Gregory A. Brent, MD, is Professor of Medicine and Physiology, David Geffen School of Medicine at UCLA. His research includes studies on the molecular mechanisms of thyroid hormone and retinoic acid action, and the regulation of iodine transport in hormone-dependent cancers. He has conducted clinical research in hypothyroidism and thyroid disease in pregnancy. He is an elected member of the American Society for Clinical Investigation and Association of American Physicians. He has previously served the American Thyroid Association as Board Chair, Secretary/Chief Operating Officer and President. He has been recognized with the American Thyroid Association Van Meter, Ingbar, and Braverman Awards as well as the Endocrine Society Knoll Mentor Award. He is past chair of the National Institutes of Health, Molecular and Cellular Endocrinology Study Section.  He has been on the editorial boards of Journal of Clinical Endocrinology and Metabolism, Molecular Endocrinology, Thyroid and Endocrinology. He was a member of the National Academy of Sciences panel for Assessment of the Health Implications of Perchlorate Ingestion. He was the second year curricular chair for endocrinology at UCLA School of Medicine and won multiple Golden Apple teaching awards as well as the UCLA Excellence in Education Award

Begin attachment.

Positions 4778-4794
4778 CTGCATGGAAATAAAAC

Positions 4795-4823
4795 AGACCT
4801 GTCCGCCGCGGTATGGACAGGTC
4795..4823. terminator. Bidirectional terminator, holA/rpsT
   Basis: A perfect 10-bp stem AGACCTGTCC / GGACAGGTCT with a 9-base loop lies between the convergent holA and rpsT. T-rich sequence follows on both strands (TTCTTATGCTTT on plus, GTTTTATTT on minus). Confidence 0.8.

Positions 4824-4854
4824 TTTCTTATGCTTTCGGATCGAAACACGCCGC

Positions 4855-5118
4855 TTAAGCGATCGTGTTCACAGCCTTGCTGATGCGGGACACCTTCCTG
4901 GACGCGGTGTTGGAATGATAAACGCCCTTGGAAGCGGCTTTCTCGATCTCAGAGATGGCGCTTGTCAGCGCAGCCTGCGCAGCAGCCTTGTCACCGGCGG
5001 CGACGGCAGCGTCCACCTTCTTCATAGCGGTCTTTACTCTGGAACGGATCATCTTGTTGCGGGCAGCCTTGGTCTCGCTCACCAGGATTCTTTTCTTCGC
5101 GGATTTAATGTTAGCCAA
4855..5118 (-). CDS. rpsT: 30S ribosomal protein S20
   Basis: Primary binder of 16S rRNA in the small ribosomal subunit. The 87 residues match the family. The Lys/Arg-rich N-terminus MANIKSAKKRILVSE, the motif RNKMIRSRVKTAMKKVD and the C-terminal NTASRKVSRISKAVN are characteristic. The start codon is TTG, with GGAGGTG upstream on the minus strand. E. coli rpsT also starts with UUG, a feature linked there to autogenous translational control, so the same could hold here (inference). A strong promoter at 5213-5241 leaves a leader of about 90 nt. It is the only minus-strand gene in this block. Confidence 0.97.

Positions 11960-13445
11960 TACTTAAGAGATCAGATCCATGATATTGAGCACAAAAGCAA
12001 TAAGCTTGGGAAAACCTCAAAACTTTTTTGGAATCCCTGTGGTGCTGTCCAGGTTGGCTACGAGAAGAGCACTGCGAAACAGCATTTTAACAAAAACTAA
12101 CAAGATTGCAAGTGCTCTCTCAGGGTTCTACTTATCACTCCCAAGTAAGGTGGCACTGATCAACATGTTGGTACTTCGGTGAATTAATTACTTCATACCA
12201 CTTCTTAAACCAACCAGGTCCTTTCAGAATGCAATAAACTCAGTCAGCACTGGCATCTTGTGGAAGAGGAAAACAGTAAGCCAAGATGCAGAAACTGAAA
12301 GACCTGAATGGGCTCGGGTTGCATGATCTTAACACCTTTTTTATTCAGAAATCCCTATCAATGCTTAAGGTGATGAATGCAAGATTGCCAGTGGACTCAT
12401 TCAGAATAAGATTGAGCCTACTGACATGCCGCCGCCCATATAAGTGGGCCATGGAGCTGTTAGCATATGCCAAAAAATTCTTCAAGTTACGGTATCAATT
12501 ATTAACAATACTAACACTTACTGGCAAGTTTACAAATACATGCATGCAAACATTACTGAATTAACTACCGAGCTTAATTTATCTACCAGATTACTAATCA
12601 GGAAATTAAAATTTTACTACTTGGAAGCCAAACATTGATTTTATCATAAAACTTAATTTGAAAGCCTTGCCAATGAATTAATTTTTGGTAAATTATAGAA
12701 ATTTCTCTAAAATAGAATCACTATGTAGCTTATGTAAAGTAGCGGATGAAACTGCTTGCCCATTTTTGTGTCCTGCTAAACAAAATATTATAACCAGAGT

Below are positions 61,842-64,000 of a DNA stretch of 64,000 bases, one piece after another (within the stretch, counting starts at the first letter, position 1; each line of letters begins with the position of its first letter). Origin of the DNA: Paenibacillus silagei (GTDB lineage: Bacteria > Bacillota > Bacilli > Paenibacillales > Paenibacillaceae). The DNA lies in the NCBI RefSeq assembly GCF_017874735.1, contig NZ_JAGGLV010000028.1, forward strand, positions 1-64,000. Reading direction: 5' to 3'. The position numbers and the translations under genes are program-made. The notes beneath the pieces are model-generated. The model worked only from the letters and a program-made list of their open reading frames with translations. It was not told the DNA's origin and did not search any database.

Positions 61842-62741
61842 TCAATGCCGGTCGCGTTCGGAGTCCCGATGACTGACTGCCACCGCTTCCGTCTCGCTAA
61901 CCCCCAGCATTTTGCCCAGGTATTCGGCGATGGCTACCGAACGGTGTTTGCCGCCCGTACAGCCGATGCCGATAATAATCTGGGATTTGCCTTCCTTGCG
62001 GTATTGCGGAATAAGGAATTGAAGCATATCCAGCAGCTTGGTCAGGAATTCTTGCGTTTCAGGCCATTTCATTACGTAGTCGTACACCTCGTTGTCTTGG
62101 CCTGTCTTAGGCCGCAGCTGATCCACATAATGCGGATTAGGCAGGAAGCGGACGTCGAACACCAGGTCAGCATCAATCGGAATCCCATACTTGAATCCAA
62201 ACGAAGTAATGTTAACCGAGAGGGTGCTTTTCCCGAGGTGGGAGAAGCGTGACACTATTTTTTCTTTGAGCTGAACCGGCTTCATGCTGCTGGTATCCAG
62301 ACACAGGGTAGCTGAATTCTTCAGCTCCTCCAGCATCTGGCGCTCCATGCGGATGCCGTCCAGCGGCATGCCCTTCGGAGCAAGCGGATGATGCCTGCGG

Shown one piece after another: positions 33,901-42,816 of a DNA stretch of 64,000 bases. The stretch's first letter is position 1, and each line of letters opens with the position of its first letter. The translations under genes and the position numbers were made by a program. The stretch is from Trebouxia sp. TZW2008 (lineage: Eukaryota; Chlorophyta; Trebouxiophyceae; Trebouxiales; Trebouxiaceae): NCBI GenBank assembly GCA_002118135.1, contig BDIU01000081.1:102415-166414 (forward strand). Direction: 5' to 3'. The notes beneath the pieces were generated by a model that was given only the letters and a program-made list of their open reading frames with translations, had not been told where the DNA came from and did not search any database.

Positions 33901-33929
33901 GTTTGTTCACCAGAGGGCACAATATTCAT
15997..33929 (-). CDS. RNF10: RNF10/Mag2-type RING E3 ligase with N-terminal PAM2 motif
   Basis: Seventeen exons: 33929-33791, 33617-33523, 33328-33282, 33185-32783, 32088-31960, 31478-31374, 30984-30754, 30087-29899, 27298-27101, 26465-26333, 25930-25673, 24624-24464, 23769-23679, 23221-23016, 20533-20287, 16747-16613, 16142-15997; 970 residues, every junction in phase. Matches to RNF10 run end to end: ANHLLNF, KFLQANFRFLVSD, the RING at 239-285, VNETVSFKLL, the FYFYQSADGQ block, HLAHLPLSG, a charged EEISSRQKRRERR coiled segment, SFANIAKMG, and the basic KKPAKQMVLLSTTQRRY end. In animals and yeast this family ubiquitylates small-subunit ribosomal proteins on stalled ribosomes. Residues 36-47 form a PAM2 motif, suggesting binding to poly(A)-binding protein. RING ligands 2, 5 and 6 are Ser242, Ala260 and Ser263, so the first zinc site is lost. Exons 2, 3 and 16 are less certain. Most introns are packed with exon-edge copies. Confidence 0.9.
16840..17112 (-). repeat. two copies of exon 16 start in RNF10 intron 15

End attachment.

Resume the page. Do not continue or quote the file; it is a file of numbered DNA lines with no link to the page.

Cynthia Li, MD, is a Bay Area clinician with a practice in functional medicine who treats many patients with complex chronic conditions, integrating internal medicine with lifestyle medicine. Dr. Li completed medical school, internship, and residency training at the University of Texas Southwestern Medical Center in Dallas. Since completing medical training in 2000, her practice has mostly centered around public health, with a focus on underserved communities. She worked for 3 years in the HIV/AIDS division of Kaiser Permanente in San Francisco. She volunteered with Doctors Without Borders in rural China to help them start up the first dedicated HIV/AIDS clinic there. Upon returning, she worked as a general internist and taught UCSF medical residents at San Francisco General Hospital. She also worked at St. Anthony Free Medical Clinic in the Tenderloin district of SF. Currently, she is on staff at the UC Berkeley Health Center. She is a member of the American Board of Internal Medicine and the Institute for Functional Medicine.

RebeccaKratzRebecca Katz, MS, is a nationally recognized expert on the role of food in supporting health for the chronically ill. With an MS in Health and Nutrition Education, Rebecca is founder of the Healing Kitchens Institute and has been a visiting chef and nutrition educator at the Commonweal Cancer Help Program in Bolinas, California, for more than a decade. Rebecca is the author of the award-winning cookbook, The Cancer Fighting Kitchen: Nourishing Big Flavor Recipes for Cancer and Treatment and Beyond as well as One Bite at a Time: Nourishing Recipes for Cancer Survivors and Their Friends. Her third book, The Longevity Kitchen: Satisfying Big-Flavor Recipes Featuring the 16 Top Age-busting Power Foods was published in February 2013.
The call was moderated by Steve Heilig, MPH, CHE Director of Public Health & Education, and Director of Public Health & Education, San Francisco Medical Society.